In ACT, values guide activity and behaviour. Values do not set rules, and action is not taken according to rules.
For example, a rule that we all know is that we don’t drive through red lights. This is a useful rule, and in fact ‘works’ for almost all of us almost all of the time. But there may be times when we might need to break this rule. For example, the rule exists because we all value human life, but there may be a case when we have to drive through a red light in the service of that same value – if we are driving late at night, the roads are almost empty and a passenger is very sick, or an ambulance flashing its lights is directly behind us.
If I can view the intersection and, having ascertained there are no vehicles coming the other way keeping the safety of human lives in mind, I can then proceed through the intersection and allow the ambulance to pass. I would be breaking the rule but I would be acting according to my value.
In ACT we want to explore and understand the value that underpins the rule. In the example above that value is respect for human life. The same value suggests we don’t hurt or kill each other – but if a person is invading our home and threatening the lives of our children we are likely to break the rule relating to harming others.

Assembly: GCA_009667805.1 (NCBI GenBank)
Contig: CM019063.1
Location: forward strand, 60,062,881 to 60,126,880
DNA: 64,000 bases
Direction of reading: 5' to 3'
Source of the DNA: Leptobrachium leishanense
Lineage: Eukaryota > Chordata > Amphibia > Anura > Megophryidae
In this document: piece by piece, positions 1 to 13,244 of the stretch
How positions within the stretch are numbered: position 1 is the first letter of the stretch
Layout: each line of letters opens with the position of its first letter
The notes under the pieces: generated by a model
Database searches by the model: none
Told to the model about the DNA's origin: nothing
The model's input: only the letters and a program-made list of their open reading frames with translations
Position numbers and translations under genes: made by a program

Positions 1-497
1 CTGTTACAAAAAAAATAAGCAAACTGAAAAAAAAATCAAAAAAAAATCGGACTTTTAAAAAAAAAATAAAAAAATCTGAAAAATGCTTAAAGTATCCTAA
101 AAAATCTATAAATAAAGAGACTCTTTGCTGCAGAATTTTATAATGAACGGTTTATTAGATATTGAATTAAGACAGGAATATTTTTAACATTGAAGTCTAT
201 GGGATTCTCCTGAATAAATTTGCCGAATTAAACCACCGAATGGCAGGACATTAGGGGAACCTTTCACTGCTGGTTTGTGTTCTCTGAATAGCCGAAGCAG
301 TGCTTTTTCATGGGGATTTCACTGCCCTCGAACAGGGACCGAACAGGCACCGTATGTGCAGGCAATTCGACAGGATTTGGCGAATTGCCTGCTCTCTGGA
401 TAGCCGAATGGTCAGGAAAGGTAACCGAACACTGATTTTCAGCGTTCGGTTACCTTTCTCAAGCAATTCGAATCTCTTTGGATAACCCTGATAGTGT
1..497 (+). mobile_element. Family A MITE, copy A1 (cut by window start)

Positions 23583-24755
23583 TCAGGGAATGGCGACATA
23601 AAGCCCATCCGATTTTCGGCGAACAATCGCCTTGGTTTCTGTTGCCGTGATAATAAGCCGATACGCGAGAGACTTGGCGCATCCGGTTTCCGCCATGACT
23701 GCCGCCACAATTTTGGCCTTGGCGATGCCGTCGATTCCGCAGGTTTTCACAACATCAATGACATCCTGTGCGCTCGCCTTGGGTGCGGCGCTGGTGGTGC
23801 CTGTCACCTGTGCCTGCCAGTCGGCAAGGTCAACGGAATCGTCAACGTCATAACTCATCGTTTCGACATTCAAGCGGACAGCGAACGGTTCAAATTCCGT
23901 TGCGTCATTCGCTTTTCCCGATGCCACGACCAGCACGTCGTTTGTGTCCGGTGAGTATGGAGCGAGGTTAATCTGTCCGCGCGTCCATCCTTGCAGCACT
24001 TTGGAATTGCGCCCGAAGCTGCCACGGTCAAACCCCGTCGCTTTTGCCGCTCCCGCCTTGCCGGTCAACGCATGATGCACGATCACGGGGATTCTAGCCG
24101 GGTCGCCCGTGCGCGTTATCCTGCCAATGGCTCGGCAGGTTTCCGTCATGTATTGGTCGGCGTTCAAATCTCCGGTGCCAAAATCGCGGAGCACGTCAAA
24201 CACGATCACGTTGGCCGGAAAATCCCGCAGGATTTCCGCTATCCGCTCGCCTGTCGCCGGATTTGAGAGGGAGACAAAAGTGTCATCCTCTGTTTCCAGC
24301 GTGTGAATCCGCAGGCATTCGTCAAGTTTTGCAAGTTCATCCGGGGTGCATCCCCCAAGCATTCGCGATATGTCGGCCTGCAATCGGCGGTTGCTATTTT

It is useful, in a therapeutic context, to explore with clients the values that underpin the rules they apply. We may hold a value that is important but then apply a rule instead.
Brian had health issues and joined a gym to increase his fitness and ultimately improve his health and wellbeing. He committed to going to the gym four mornings a week, and for a few weeks stuck to this routine. But then his son started early-morning swimming training, and the family’s routine required him to take his son at least twice a week. Brian labelled himself ‘lazy’. We looked at Brian’s values, which included family harmony and his children’s health and happiness as well as his own. We found other ways for him to be active and improve his health – to swim at the same centre as his son, to go to the gym on other days and to take the dog for walks and ride his bike at weekends. Brian was satisfied that he was working towards his health value, but not at the expense of other values, and without the pressure of following his own self-imposed rule.
Rules can have some value, however. A client’s rules can provide you with a good starting place to explore values. A client may say he ‘has’ to be home at a certain time to read a book to his child, but is finding this increasingly difficult due to a promotion that is taking him interstate at least once a week. If exploration of the client’s values (with the values wheel or values cards) reveals that the value is actually ‘spending more quality time with my child’, you may find less rigid paths to achieving this value.
When uncovering the values that underpin rules, we can explore, in a gentle way, how successful we are in living them and any options that may support a more meaningful life.
Connect with Nesh on: